The subtle point (that many people seem to miss) about exploiting the GTK in WPA2 for launching an ARPSpoofing attack is that the footprint of the attack is only in the air and the payload is encrypted. So no wire-sidesecurity solution is ever going to catch this attack over WPA2, nor will existing APs will see anything abnormal.And note that ARP spoofing is just one example of an exploit over this vulnerability. More sophisticated attacksare possible.
Can this vulnerability be practically exploited?
Unlike the WPA-TKIP vulnerability (announced in November 2008) that was largely of theoretical interest, theHole196 vulnerability can be practically exploited using existing open source software such as madwifi driver andwpa supplicant, and adding ten lines of code. The man-in-the-middle attack using ARP spoofing wasdemonstrated at Black Hat Arsenal 2010 and Defcon18. Other attacks such as port scanning, exploiting OS andapplication vulnerabilities, malware injection, DNS manipulation, denial of service, etc. are possible by misusingGTK.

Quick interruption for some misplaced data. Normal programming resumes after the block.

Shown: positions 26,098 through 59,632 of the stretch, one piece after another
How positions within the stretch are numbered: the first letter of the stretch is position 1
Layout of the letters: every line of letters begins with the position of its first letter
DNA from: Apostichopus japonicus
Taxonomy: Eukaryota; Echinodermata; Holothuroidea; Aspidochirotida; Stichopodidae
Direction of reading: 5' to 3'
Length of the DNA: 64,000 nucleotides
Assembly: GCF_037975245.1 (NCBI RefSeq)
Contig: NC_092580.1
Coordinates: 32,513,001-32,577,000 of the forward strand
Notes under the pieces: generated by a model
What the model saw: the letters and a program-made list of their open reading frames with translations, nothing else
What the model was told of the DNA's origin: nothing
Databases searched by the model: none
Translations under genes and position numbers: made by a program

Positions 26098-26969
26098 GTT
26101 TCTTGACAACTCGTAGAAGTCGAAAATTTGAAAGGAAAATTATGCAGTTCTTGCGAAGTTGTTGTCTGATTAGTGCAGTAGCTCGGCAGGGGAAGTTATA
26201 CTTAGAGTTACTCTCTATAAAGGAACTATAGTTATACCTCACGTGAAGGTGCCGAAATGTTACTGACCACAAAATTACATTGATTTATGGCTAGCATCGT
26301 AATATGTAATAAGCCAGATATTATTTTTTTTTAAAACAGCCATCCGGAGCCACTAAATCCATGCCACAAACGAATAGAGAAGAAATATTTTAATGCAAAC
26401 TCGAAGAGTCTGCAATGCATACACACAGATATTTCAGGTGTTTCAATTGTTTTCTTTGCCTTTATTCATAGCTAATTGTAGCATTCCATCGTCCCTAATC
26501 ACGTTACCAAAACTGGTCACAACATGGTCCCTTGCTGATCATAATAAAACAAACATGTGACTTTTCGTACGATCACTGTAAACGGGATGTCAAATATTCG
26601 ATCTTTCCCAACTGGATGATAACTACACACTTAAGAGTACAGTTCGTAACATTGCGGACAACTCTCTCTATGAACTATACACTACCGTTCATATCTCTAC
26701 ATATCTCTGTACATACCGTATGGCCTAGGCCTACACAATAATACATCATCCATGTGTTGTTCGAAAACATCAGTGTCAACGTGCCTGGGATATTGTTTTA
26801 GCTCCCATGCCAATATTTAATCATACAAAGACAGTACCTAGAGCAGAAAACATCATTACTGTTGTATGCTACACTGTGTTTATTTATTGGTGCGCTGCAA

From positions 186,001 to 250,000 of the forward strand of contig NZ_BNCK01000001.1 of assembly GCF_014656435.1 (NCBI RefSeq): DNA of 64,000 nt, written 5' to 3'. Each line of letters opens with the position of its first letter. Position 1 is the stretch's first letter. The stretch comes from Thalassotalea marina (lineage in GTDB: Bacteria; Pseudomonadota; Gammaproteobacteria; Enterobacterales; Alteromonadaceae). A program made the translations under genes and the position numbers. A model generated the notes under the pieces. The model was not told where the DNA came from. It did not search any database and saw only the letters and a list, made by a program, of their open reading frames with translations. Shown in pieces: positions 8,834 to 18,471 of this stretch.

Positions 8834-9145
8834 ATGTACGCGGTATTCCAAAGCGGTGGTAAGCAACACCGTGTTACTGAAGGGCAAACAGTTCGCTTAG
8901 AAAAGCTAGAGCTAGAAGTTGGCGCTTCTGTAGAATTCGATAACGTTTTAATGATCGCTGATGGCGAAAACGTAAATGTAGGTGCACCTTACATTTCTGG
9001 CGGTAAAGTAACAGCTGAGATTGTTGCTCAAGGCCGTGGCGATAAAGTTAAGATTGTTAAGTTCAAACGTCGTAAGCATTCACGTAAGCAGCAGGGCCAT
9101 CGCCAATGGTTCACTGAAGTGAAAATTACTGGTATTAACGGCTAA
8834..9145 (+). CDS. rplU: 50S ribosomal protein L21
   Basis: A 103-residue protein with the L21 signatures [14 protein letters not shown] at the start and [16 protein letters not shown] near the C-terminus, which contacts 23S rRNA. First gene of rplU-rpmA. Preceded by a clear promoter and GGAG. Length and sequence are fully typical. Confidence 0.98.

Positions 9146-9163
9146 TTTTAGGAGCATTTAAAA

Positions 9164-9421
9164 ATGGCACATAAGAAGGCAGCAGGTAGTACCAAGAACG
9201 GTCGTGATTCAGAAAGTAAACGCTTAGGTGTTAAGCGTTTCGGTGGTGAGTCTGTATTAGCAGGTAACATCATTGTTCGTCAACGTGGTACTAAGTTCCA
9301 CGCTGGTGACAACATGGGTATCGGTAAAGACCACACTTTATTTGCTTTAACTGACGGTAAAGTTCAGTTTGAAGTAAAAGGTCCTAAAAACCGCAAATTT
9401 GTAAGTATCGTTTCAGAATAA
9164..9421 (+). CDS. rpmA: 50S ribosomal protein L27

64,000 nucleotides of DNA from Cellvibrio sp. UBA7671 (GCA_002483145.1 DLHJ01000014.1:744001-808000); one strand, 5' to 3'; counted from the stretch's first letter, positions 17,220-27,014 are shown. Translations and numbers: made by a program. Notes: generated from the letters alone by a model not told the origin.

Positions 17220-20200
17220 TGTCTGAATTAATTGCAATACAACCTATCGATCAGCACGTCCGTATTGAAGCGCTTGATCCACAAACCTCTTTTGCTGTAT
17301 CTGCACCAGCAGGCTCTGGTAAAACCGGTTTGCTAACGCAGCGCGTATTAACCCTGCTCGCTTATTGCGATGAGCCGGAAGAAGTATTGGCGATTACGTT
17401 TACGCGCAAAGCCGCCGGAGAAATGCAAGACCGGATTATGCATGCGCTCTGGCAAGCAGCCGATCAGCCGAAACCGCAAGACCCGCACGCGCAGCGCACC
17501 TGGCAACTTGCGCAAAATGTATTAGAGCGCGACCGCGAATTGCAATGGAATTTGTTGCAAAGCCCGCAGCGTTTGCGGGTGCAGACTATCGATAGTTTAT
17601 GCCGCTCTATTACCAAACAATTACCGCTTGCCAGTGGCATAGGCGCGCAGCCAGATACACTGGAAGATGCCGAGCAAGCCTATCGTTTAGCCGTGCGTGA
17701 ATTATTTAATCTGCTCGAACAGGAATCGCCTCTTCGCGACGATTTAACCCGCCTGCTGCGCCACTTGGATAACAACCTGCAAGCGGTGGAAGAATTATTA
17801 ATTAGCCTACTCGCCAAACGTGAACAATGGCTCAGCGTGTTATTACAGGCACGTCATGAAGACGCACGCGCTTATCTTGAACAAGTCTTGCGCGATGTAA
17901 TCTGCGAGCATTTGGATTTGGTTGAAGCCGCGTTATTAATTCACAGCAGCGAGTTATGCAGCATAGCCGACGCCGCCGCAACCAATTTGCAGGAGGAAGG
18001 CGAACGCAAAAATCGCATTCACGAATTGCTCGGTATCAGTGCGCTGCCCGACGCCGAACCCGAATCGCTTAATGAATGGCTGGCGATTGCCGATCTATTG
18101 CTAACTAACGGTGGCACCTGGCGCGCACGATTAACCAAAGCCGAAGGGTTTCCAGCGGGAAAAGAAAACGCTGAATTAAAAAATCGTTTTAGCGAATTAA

Are all WPA and WPA2 implementations vulnerable to this attack?
Yes! Hole196 is a fundamental vulnerability in the protocol design. All Wi-Fi networks using WPA or WPA2,regardless of the authentication (PSK or 802.1x) and encryption (AES) they use, are vulnerable.
Are WLAN architectures using stand-alone APs and those using WLAN controllers vulnerable toHole196?
This vulnerability is fundamental to the WPA/WPA2 protocol design. So as long as a WLAN architecture (stand-alone AP or controller based) is following the standard, it is vulnerable to Hole196.
Is there a fix in the 802.11 protocol standard which I can implement with a software upgrade toprotect against this vulnerability?
Unlike in the case of earlier vulnerabilities in Wi-Fi encryption and authentication protocols, there is noimmediate fallback in the 802.11 standard that can be used to fix or circumvent this vulnerability.
Can I use the client isolation (or PSPF) feature on my WLAN infrastructure to protect againstWPA2 Hole196?
Client isolation is not part of the 802.11 standard, but a proprietary feature that is available on some APs andWLAN controllers. The implementation of the feature is likely to vary from vendor to vendor.